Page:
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Improving South Carolina's Management and Use of Information Technology
July 1997


Pursuant to the sunset law (§1-20-10 et seq. of the South Carolina Code of Laws), the State Reorganization Commission asked the Legislative Audit Council to review the efficiency and effectiveness of information technology (IT) systems throughout state government. Overall, we found that the state's IT management has not given adequate emphasis to the interest of the state as a whole. Every agency independently decides what information systems to use, how to procure hardware and software, and how to obtain training for its staff. This approach results in inefficiency and duplication of effort. It also increases the difficulty in coordinating and implementing IT projects that involve more than one agency.

Greater attention should be given to establishing a common technology infrastructure, sharing information, and implementing IT efforts that will benefit the entire state. To improve IT management, we recommend measures to ensure that the interest of the state as a single enterprise is protected. These measures include the establishment of a chief information officer (CIO) position for the state.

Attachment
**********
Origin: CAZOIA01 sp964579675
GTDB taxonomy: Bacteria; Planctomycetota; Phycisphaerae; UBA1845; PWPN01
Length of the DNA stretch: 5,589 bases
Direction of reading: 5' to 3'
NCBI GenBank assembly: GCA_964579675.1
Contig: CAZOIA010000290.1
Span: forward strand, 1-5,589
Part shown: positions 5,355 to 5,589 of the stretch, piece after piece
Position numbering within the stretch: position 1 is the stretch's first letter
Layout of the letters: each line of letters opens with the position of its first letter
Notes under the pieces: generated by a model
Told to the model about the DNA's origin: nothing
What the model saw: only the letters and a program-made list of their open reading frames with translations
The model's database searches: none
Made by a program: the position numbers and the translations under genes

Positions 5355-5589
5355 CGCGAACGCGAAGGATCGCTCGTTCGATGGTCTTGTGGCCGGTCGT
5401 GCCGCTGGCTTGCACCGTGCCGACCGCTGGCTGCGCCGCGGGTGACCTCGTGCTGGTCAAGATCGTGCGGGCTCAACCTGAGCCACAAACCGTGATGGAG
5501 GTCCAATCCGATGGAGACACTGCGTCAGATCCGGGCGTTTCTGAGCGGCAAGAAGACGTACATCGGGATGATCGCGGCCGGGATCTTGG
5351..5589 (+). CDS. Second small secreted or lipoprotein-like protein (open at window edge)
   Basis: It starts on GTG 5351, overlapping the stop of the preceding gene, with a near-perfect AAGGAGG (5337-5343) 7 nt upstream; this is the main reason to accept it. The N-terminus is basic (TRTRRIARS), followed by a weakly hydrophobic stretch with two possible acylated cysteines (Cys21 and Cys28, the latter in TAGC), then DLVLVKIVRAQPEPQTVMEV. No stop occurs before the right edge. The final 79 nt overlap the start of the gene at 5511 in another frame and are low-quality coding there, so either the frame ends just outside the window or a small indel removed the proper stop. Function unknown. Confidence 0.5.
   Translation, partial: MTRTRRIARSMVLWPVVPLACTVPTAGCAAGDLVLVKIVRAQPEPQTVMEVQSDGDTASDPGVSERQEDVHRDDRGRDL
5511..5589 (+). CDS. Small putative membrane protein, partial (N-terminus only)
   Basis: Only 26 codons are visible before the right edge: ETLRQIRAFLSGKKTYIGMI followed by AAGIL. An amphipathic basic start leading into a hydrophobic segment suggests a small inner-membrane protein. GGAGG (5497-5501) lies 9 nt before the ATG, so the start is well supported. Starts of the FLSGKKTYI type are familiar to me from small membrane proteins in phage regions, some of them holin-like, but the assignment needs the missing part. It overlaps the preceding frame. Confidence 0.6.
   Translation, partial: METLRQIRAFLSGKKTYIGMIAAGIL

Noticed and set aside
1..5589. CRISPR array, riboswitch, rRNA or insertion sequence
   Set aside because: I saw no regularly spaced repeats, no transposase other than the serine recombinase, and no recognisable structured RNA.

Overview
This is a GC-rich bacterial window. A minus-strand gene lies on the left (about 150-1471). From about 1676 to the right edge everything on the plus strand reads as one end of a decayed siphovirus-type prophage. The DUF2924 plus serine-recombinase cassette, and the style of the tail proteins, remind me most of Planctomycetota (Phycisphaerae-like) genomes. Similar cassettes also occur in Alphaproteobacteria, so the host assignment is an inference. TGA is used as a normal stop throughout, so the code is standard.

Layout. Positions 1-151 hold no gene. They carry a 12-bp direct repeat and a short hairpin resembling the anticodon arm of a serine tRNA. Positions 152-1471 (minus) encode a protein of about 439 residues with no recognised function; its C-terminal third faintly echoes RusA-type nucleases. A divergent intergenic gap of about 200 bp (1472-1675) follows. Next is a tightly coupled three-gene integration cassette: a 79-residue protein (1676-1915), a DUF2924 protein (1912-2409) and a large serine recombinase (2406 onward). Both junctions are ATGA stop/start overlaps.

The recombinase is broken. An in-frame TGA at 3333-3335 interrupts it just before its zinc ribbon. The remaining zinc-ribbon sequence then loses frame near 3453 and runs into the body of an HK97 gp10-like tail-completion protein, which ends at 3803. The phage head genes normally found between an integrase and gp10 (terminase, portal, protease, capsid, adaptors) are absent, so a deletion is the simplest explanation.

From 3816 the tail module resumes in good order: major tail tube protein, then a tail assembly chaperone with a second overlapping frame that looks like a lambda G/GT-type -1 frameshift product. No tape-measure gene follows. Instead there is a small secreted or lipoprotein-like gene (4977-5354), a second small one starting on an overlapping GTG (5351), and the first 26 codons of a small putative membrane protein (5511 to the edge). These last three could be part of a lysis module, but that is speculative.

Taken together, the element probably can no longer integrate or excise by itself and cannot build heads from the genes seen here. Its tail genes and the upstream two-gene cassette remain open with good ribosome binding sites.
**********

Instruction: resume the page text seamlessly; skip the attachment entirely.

However, effective management of information technology in state government calls for an appropriate balance between centralization, control, and standardization on the one hand, and decentralization and agency autonomy on the other. We also identified many areas where agency autonomy for IT management is the most appropriate focus. Agencies need to improve their management of information technology resources as investments. Agencies should make IT decisions based on consideration of costs and benefits, and implement appropriate controls to measure the results of their investments in technology. We found in many instances the basic policies and practices necessary to protect and control the use of the state's resources were not in place. Many of our recommendations are directed to all state agencies.

Our review focused on 61 executive agencies; we did not review institutions of higher education, or the legislative and judicial departments. We concentrated on data processing and emerging technologies; we did not conduct a detailed review of telecommunications or printing and duplication technologies.